The current terrain of Canadian spying legislation is complex. Bill C-30 is dead, and that is cause to celebrate. But it's also important to remain vigilant. Serious questions remain over bill C-55 and its so-called "emergency" situations, as well as how long authorities can continue to monitor communications after getting approval for intercept. At the same time, bill C-55 represents an opportunity to limit warrantless wiretaps to emergency situations only. Such a stipulation would prevent future attempts at mass surveillance along the lines of bill C-30.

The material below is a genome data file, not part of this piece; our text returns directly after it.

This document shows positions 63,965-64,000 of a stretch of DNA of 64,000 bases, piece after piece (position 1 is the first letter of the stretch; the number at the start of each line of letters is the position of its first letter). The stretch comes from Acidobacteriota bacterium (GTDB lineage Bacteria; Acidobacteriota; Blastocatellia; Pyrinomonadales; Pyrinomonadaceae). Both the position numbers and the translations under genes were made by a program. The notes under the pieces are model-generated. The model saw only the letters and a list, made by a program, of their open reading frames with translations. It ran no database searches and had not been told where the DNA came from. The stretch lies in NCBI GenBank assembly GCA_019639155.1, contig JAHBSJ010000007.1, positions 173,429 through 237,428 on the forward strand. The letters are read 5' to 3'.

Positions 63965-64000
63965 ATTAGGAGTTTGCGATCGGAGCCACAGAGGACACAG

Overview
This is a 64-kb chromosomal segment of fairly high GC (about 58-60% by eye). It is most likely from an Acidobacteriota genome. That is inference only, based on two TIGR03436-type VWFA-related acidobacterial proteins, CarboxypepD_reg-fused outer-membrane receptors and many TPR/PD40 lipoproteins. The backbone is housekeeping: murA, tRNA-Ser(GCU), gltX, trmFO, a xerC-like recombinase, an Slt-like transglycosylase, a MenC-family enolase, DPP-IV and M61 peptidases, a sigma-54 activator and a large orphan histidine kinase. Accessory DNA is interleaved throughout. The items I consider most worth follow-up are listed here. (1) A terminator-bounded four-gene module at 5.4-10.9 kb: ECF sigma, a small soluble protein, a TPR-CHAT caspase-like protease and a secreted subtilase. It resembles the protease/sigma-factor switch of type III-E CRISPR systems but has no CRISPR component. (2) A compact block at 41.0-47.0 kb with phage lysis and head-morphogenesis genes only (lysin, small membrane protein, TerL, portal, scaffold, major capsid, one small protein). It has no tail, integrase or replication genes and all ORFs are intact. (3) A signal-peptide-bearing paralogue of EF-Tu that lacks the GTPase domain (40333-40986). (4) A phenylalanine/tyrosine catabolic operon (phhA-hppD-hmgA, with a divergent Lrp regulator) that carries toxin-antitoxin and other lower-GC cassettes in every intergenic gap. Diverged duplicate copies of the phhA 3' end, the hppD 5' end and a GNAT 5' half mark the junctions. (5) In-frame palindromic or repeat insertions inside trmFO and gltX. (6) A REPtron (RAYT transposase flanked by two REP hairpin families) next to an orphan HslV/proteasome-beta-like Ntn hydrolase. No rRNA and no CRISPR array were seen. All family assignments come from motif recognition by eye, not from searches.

Trudeau's Protection of Privacy Act made it illegal for people to use wiretaps and other forms of electronic devices without a person's consent. The law has since evolved, but its spirit still resonates with Canadians. That explains the widespread wince last winter, following Vic Toews' tabling of an "online snooping bill" that put an electronic prisoner's bracelet on every Canadian. And members of the LGBT community were left disturbed and frightened when a GLBT-themed message from the minister's office landed in their email inbox in September. The Harper government's Orwellian strategies constitute an affront on the Canadian way of life and the freedoms we all cherish.